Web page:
As Clément Galic, cofounder and general manager of the Brittany, France-based company, noted, previous operations and tests of the satellite it launched on August 19 shared with three other satellites, indicated that it is able to detect radio-frequency signals from vessels that are trying to avoid detection.

UnseenLabs's plans to develop tens of satellites, aiming to monitor maritime traffic and detect ships that turn off their AIS.

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Currently, the company has one satellite orbiting the Earth, which need from half a day to two days to revisit a location. When the company increases that number to 20, its revisit rate will be no more than an hour.

In fact, Unseenlabs aspires to establish 20 to 50 satellites in low Earth orbit.

What is more, On 22 August, during the state visit to France of India’s Prime Minister Narendra Modi, an agreement was signed by CNES President Jean-Yves Le Gall and Sivan K, Chairman of the Indian Space Research Organisation (ISRO), to start development and production of a constellation of satellites, to track tracking ships continuously.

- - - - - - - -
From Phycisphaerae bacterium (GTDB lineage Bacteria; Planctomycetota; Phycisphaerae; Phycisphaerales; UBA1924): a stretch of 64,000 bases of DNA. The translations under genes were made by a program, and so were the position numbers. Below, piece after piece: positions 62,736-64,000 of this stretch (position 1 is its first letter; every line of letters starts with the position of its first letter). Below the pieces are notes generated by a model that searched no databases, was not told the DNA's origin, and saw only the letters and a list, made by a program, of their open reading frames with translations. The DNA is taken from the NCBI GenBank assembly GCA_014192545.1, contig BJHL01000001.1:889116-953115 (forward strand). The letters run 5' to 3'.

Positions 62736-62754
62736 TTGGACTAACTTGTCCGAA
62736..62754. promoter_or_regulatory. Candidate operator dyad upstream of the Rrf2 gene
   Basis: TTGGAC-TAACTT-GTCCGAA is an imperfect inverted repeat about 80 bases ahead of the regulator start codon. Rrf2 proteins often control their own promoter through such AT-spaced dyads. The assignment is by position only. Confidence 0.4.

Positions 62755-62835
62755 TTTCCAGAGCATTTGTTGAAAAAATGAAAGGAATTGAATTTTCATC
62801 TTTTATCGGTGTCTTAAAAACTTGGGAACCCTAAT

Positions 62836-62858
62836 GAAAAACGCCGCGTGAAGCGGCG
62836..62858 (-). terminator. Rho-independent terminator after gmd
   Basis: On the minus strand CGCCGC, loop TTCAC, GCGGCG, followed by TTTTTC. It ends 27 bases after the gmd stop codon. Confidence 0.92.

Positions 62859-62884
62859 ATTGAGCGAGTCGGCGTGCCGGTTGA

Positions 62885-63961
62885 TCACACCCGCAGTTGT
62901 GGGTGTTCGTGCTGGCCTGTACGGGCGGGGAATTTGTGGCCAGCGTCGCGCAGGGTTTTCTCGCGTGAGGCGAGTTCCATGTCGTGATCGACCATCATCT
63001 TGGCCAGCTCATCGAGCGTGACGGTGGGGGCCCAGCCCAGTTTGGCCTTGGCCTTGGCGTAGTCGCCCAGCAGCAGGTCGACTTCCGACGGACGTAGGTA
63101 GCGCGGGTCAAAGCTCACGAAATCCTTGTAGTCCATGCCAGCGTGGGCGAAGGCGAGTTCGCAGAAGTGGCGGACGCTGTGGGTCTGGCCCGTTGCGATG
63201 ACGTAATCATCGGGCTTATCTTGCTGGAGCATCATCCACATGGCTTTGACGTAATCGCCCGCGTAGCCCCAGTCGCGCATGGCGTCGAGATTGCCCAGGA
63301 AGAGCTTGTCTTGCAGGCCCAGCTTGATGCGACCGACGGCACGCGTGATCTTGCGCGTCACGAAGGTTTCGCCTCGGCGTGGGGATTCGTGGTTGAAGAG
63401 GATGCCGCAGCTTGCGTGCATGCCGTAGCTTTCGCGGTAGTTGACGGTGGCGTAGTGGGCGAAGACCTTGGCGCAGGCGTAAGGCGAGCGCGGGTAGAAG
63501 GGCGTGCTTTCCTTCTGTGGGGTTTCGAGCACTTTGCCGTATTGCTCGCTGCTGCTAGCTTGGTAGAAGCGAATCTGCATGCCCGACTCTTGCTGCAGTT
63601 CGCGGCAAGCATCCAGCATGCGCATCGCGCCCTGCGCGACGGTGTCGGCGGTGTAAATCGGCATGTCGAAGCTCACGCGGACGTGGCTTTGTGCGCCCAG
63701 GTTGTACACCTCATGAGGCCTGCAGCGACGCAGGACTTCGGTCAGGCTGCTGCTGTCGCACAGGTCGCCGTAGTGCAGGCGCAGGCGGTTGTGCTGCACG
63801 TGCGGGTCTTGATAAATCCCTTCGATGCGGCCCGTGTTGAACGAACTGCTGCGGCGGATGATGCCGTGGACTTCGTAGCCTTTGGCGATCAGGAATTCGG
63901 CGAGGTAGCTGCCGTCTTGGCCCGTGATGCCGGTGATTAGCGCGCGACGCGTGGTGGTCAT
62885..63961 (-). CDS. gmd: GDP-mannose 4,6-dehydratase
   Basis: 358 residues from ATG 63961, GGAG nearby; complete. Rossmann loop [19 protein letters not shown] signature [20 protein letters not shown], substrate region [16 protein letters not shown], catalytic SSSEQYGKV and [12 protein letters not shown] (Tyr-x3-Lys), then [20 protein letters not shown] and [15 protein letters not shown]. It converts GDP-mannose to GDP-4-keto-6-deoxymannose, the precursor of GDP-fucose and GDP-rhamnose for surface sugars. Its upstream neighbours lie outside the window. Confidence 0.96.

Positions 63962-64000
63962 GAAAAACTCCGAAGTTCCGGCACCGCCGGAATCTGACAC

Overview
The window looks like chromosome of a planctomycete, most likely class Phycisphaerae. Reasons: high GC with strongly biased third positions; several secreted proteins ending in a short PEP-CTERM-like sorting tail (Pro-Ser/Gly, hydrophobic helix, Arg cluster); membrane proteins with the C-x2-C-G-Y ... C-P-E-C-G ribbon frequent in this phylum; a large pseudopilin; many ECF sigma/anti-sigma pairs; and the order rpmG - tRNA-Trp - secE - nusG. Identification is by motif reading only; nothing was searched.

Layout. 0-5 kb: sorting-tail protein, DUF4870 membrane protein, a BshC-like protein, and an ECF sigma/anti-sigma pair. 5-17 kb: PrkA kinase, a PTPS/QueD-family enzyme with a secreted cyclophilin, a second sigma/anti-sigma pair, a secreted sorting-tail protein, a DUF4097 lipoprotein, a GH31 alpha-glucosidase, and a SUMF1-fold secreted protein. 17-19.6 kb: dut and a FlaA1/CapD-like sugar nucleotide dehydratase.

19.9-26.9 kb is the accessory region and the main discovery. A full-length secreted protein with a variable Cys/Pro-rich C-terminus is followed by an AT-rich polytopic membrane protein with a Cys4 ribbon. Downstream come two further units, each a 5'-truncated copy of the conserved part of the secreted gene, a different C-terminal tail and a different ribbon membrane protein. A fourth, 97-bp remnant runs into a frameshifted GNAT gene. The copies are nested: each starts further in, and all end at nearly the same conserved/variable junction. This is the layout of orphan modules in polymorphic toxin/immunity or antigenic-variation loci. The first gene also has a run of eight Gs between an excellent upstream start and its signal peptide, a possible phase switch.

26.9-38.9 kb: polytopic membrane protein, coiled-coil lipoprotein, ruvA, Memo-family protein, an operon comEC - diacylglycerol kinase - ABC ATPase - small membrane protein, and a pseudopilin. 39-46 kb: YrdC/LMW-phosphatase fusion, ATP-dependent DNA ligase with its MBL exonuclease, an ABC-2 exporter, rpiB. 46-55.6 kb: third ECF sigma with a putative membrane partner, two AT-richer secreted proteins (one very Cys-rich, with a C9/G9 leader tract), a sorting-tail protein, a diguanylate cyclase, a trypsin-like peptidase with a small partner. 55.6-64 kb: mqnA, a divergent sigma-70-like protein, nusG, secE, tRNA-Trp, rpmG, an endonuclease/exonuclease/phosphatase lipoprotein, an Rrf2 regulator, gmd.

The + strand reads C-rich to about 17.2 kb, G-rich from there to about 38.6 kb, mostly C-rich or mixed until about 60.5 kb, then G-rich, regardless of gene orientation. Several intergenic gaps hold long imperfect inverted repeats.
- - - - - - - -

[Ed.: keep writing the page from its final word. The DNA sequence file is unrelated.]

The satellites will be operated jointly by France and India to monitor ships in the Indian Ocean.

The system will cover a wide area around the world, benefiting several French economic interests. With a revisit capability making it possible to task acquisitions several times a day, it will also be able to detect oil slicks and trace where they come from.

CNES and ISRO have developed, built and are jointly operating numerous satellites that are serving significant applications for food security, water resource management and climate research. An infrared climate-monitoring satellite is in the study phase and India’s next oceanography satellite will be carrying a CNES Argos instrument into orbit in 2020.